I have to say, I’ve had a great Hook to Heal week, which is the first time I can really claim that. Maybe it’s no coincidence that this breakthrough came in week 4: Self-Care and Self-Esteem Building. After all, I started this whole process after I recognised a lack of self-care and decided to do something positive to address that.

This week there was a heavy focus on affirmations, another valuable technique I first came across in Julia Cameron’s book The Artist’s Way. I got so much out of this process. I will show you the fisrt and last steps of my working of exercises 1-3. Here we examined the negative things we say to ourselves about our craft. We dig down to the roots of these ideas – where do they come from? – and analyse their validity. Then we flip them into positive affirmations and use them to start an upward a spiral of self-esteem building.

First I identified the negative things I tell myself about my work. One of the suggestions was to ask a friend about the negative statements they’ve heard from you. This was the response I got to that experiment:

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It is true that I’m generally a positive person and very forgiving of mistakes in myself and others. However I did come up with six pieces of negative craft-related self-talk with which to work:

  1. I should be working/tidying/etc.
  2. I should work on my commissioned piece.
  3. I spend too much money on this.
  4. I have too many unfinished WIPS.
  5. I am not organised enough with my projects.
  6. I can’t charge more for my work.

After examining each of these self-criticisms, and identifying how much I really believe them, if at all, I followed Vercillo’s steps for turning them into positive affirmations.

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  1. I am working on my mental health, and that is important.
  2. The amount of time I spend on paid work is exactly right.
  3. The money I invest in myself, my health, and my happiness is money well-spent.
  4. My unfinished WIPs are not a problem and I can return to each project whenever I like.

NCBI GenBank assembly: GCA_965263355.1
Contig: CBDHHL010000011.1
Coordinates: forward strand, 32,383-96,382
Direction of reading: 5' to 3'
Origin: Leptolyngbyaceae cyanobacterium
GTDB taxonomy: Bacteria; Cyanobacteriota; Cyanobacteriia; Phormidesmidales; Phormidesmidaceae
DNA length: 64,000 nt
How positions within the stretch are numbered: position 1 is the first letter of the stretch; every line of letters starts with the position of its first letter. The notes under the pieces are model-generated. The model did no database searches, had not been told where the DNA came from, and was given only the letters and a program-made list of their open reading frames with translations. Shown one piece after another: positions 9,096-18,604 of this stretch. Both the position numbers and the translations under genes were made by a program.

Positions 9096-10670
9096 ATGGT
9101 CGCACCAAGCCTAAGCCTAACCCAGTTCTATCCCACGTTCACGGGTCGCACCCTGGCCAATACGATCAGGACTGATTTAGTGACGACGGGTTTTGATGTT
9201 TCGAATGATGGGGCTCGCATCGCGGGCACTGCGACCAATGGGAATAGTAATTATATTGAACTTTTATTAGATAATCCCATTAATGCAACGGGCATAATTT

5. My organisation is good enough.
  6. I can ask extra-special prices for extra-special yarn.

These affirmations, and more, provide the basis of many of the exercises in this chapter. The exercises are too good to be confined to a mere week of my time and, like many of the exercises I have discovered from Hook to Heal, will become regular, maybe daily, features of my craft work.

Slow Making

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Slow Making

Stop.

Don’t read ahead yet.

Think.

What did you think when you read the title of this blog post? “Slow Making.”

Save your answer. Write it down if you like. I’d love to hear it.

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Was it a positive or a negative emotion? Or simply neutral?

Did you think ‘This is intriguing,” or

“That sounds depressing,” or

“Time to take pleasure in the process,” or

“Sounds like a long, slow grind,” or

“Boooooring!” Or

“That sounds tedious,” or

“That sounds exciting,” or did you think I was going to tell you about something I was struggling with?

The word “slow” often has negative associations in our culture. Speed, busyness, productivity at all costs is prized. What are the key words in that sentence? At. All. Costs. For me, that isn’t a high enough aspiration for life.

Story Skeins is primarily a vehicle for our shared creative journey, and to facilitate the coming together of our fibre community (something which happens in many ways, through the work of many people.) I also offer yarn and fibre for sale, but I always try to keep in mind that making things to sell is not my primary purpose.

Why not? Well, making purely to sell focuses on the end product and the success criterion becomes whether or not someone else chooses to hand over money for what you’ve made. Now, I’m not saying you can’t run a successful, profitable business from your creative work. But if your only aim is to sell, maybe you will be losing something.

I can make yarn that I absolutely love. But if I’ve not paid attention to the process, if I’ve not been present, if I’ve not engaged with the ‘doing’, but rather focussed on just getting to the end, then instead of a joy the work itself has become a chore. That’s not how I want to live.

So I will never be a production spinner. I will never aim to produce yarn at a fast pace. I won’t make things just because other people like them, if it comes at the expense of the processes I want to try out and the yarn I want to play with. I will stick with slow making. And if you are kind enough to buy from me, you may have to wait a little while, but you will know that my precious time, attention, love and care infuses the product you receive.

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My success criteria are more to do with the question “am I living the life I want?” It has little to do with end results. I’ve made yarn I love (great!). I’ve made yarn I don’t like (great!). I’ve made yarn that others love (great!). I imagine I’ve made yarn that others hate (great!), although so far you’ve all been too polite to tell me. I’ve made yarn that’s sold well (great!). I’ve made yarn that hasn’t sold (great! More for me to play with!).

Why are all these different outcomes great? Because none of them matter to me. By the time I’ve reached the point of having a finished yarn, or a sale, or a non-sale to judge, I’ve already met my success criteria. I’m doing what I want to do, in the way I want to do it. I’m living a creative life and getting the most out of the process. And I’m enjoying, slowly, every bit of it.